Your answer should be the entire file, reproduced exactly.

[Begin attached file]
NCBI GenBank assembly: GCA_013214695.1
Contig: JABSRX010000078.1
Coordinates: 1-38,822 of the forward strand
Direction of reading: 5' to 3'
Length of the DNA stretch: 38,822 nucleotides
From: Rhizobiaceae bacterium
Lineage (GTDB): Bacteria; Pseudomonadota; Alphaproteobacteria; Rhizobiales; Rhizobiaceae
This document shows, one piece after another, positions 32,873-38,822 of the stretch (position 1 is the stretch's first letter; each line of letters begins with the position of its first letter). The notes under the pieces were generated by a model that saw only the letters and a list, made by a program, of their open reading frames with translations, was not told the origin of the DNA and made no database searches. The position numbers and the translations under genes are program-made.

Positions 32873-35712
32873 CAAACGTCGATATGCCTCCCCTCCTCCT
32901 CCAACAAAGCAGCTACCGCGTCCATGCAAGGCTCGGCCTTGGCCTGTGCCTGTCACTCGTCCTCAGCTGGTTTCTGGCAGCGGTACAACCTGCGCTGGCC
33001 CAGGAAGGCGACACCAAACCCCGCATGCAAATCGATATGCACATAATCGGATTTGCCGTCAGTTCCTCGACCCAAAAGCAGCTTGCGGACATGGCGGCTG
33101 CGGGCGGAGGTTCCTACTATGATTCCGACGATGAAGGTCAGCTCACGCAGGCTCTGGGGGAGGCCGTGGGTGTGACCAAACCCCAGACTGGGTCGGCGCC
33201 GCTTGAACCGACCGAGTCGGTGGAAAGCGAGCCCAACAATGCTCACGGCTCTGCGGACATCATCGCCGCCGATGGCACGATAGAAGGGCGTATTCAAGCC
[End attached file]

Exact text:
NCBI GenBank assembly: GCA_013214695.1
Contig: JABSRX010000078.1
Coordinates: 1-38,822 of the forward strand
Direction of reading: 5' to 3'
Length of the DNA stretch: 38,822 nucleotides
From: Rhizobiaceae bacterium
Lineage (GTDB): Bacteria; Pseudomonadota; Alphaproteobacteria; Rhizobiales; Rhizobiaceae
This document shows, one piece after another, positions 32,873-38,822 of the stretch (position 1 is the stretch's first letter; each line of letters begins with the position of its first letter). The notes under the pieces were generated by a model that saw only the letters and a list, made by a program, of their open reading frames with translations, was not told the origin of the DNA and made no database searches. The position numbers and the translations under genes are program-made.

Positions 32873-35712
32873 CAAACGTCGATATGCCTCCCCTCCTCCT
32901 CCAACAAAGCAGCTACCGCGTCCATGCAAGGCTCGGCCTTGGCCTGTGCCTGTCACTCGTCCTCAGCTGGTTTCTGGCAGCGGTACAACCTGCGCTGGCC
33001 CAGGAAGGCGACACCAAACCCCGCATGCAAATCGATATGCACATAATCGGATTTGCCGTCAGTTCCTCGACCCAAAAGCAGCTTGCGGACATGGCGGCTG
33101 CGGGCGGAGGTTCCTACTATGATTCCGACGATGAAGGTCAGCTCACGCAGGCTCTGGGGGAGGCCGTGGGTGTGACCAAACCCCAGACTGGGTCGGCGCC
33201 GCTTGAACCGACCGAGTCGGTGGAAAGCGAGCCCAACAATGCTCACGGCTCTGCGGACATCATCGCCGCCGATGGCACGATAGAAGGGCGTATTCAAGCC